I took a long time to get started in adult life. After university and a false start in London I took off and travelled in South America. I was 23. When I came back, a year later, I was rich in experience but still poor in purpose and direction.
I wanted to lead a creative life but had no idea how to go about it. I had also strayed into a bad situation at home. While I was away my father had remarried, disastrously as it turned out. I didn’t know who I was or where I was going. I was confused about my relationship with the girlfriend I’d been travelling with. I began to suffer from panic attacks and general anxiety.
In desperation, and with an introduction from my father, I signed up with a firm of Edinburgh solicitors to start my articles. But they couldn’t take me until the spring, a few months off. By way of another family connection (it was all so easy in those days) I got a temporary job in Aberdeen, where I’d studied, working over the winter for an oil service company.
But the loneliness – my student friends had all moved on, the long dark winter nights, and the work itself, supervising squads of dockers as they loaded and unloaded the supply vessels that served the rigs, pulled me into a downward spiral. My girlfriend came up to visit me and suddenly it all seemed too much. I downed tools and fled to my mother and stepfather in Edinburgh.
They took me in, of course, but looking back on it now, none of us knew how to talk about what was going on. I didn’t have the vocabulary to describe what amounted to a breakdown, and they didn’t know the questions to ask. They sent me to the family doctor, elderly, tweedy and bespectacled. I remember sitting in his large panelled consulting room in Heriot Row as he looked me in the eye and asked me: ‘Are you pulling your weight?’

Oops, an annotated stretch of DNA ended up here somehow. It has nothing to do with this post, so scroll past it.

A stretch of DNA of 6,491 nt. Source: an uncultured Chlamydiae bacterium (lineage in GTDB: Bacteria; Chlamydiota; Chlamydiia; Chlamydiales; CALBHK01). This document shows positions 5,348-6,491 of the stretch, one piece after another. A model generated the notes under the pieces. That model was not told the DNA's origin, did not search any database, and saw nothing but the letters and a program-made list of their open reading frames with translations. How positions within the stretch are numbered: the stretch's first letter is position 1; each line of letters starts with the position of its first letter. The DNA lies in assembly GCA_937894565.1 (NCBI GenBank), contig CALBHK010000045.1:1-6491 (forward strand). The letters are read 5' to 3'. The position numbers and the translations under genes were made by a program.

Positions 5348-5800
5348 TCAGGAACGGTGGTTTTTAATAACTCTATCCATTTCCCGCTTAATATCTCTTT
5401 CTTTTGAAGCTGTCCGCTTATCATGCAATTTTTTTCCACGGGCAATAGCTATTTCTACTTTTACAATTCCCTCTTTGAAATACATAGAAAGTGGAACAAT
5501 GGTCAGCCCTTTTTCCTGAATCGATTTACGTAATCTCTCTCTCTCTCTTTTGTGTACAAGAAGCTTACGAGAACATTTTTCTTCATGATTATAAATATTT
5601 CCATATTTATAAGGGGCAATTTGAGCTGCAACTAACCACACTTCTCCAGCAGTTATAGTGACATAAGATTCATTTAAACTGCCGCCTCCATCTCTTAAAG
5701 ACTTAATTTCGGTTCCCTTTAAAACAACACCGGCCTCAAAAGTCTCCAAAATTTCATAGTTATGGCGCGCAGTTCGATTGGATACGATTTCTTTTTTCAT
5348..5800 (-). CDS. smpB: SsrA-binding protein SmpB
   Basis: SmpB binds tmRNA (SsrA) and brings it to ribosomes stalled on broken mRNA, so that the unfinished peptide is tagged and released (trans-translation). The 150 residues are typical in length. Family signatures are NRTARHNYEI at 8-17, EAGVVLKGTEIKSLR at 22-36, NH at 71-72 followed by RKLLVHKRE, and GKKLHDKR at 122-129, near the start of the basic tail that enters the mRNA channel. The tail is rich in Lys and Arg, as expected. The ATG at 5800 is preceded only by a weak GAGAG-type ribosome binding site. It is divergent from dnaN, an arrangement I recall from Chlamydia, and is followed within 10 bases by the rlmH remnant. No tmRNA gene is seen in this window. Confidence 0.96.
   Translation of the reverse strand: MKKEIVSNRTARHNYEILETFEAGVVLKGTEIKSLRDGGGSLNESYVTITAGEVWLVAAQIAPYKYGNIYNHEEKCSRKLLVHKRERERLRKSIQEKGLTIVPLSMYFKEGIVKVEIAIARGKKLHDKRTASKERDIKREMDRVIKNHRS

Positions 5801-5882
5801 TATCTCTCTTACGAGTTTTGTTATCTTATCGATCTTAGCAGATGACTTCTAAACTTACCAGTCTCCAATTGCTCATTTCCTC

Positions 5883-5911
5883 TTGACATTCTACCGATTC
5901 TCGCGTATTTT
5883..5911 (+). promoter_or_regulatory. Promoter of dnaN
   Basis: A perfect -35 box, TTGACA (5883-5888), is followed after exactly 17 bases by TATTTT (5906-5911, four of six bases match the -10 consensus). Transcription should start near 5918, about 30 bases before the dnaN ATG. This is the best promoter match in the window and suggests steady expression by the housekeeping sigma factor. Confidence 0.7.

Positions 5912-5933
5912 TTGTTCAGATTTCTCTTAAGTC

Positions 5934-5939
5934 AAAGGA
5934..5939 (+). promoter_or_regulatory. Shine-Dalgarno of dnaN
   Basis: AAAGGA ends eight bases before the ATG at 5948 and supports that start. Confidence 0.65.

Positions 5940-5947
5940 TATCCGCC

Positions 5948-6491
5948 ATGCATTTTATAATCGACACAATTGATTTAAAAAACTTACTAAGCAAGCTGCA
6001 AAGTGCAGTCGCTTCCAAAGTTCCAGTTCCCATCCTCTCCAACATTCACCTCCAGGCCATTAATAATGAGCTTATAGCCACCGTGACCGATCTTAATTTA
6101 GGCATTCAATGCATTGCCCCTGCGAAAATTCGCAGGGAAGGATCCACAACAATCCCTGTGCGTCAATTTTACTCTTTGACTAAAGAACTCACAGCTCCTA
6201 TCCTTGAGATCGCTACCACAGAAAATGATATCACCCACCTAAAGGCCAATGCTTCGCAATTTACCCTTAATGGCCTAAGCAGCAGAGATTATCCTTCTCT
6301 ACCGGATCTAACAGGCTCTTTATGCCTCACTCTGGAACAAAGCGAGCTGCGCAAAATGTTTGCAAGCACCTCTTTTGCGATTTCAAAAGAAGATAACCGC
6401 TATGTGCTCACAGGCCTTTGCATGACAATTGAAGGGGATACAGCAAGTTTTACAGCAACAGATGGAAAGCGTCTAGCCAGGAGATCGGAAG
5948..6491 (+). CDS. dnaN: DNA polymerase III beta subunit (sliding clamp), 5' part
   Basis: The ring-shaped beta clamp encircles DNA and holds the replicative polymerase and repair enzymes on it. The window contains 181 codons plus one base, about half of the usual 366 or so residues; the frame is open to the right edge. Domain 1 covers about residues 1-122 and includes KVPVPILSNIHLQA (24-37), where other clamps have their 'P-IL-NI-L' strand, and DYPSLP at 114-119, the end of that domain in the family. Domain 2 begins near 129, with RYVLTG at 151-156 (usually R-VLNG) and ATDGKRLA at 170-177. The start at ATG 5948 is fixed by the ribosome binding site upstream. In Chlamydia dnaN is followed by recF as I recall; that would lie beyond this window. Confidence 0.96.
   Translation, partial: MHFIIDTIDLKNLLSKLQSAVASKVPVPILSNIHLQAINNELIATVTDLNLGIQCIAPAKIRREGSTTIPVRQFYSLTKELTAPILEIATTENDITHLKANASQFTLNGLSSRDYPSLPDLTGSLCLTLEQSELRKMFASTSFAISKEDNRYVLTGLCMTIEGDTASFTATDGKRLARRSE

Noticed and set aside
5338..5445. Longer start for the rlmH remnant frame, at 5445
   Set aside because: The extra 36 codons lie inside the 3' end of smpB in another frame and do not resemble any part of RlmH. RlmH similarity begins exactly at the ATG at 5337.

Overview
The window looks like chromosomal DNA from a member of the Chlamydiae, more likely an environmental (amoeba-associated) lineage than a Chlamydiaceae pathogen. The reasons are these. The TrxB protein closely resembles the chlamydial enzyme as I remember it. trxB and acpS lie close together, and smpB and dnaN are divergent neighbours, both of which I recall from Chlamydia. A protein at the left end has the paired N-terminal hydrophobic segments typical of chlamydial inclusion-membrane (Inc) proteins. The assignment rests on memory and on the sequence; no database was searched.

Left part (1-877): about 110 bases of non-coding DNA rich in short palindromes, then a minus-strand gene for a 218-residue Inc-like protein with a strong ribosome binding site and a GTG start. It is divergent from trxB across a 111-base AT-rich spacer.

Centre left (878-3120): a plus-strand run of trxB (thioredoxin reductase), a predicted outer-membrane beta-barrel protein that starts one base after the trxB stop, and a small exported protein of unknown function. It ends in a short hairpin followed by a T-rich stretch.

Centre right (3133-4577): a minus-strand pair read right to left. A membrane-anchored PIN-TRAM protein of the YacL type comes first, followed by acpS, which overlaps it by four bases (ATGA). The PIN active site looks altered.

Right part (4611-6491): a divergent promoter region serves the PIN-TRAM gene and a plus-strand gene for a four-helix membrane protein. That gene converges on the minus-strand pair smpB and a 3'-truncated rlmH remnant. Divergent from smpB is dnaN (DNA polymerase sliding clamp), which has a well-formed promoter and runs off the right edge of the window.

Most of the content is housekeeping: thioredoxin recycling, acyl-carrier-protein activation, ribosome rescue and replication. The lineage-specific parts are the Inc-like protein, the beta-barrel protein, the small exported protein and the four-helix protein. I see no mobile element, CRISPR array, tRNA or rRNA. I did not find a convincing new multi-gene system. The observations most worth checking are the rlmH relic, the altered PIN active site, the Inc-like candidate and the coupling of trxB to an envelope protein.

What did he mean? I still don’t really know to this day. At the time I presumed he meant financially, to which the answer, up until a few days previously, had been Yes. But maybe he meant something entirely different, such as was I making a proper contribution to family life, or to society at large… Whatever he meant, it seemed a strange and baffling question to a depressed, anxious 24-year-old.
It would be quite wrong to suggest that that time of my life was all misery. It wasn’t. There was plenty of excitement and fun, too. It’s easy, nevertheless, to underestimate the enormous task at that age of figuring out who we are; the uncertainty, the emotional and psychological stress, the expectations that go with becoming an adult. Most people get through it, but not everyone does.
A young family friend of my friend and colleague, Stuart Delves, took her own life last year at the age of 21. She was a gifted dancer with a loving and supportive family, yet when she was in extremis she was let down by the mental health professionals who, it seems, failed to take her seriously.
Stuart’s wife, Catriona Taylor, is an artist, theatre director and film-maker. Their two children, Caitlin and Jamie, were close friends of the young dancer and both are also involved in film. At Jamie’s suggestion they have decided to make an awareness-raising documentary, entitled Careless, about how mental health services serve young people.
This important and touching family project is being crowd-funded. Please visit the website (here) to hear Catriona talking about the documentary and see footage of their enchanting young friend – who might still be dancing today had she been properly listened to when it mattered.